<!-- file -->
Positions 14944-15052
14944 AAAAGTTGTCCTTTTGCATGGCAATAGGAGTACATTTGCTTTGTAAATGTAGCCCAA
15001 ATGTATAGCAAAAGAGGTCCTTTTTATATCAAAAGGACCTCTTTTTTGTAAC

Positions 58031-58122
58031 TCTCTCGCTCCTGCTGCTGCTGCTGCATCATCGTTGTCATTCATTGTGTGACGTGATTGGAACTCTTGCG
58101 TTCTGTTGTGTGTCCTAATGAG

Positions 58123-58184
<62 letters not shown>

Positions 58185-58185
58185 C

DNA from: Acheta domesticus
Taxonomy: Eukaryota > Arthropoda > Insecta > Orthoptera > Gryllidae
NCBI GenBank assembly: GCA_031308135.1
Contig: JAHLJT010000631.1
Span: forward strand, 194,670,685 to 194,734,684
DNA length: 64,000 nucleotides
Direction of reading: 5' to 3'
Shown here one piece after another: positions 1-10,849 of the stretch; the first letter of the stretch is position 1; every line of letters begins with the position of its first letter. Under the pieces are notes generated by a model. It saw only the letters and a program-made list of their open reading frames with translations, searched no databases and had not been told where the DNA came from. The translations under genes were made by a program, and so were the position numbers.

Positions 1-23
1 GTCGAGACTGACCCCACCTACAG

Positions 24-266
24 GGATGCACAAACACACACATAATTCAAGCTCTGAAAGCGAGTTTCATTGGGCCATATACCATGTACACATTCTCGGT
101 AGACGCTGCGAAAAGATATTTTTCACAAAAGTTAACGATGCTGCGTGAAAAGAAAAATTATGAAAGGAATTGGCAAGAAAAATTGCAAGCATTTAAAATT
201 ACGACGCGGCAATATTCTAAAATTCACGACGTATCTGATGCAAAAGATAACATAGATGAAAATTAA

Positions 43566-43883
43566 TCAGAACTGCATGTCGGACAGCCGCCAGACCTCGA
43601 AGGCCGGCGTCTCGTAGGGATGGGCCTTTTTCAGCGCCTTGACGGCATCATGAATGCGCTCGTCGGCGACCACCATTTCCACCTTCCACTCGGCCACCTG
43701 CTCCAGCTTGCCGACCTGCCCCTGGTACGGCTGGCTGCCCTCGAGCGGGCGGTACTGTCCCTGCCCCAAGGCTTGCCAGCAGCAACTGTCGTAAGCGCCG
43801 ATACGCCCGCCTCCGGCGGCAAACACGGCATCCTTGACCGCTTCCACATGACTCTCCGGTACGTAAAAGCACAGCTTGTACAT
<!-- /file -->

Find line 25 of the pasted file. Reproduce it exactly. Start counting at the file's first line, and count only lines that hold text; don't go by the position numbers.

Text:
Positions 43566-43883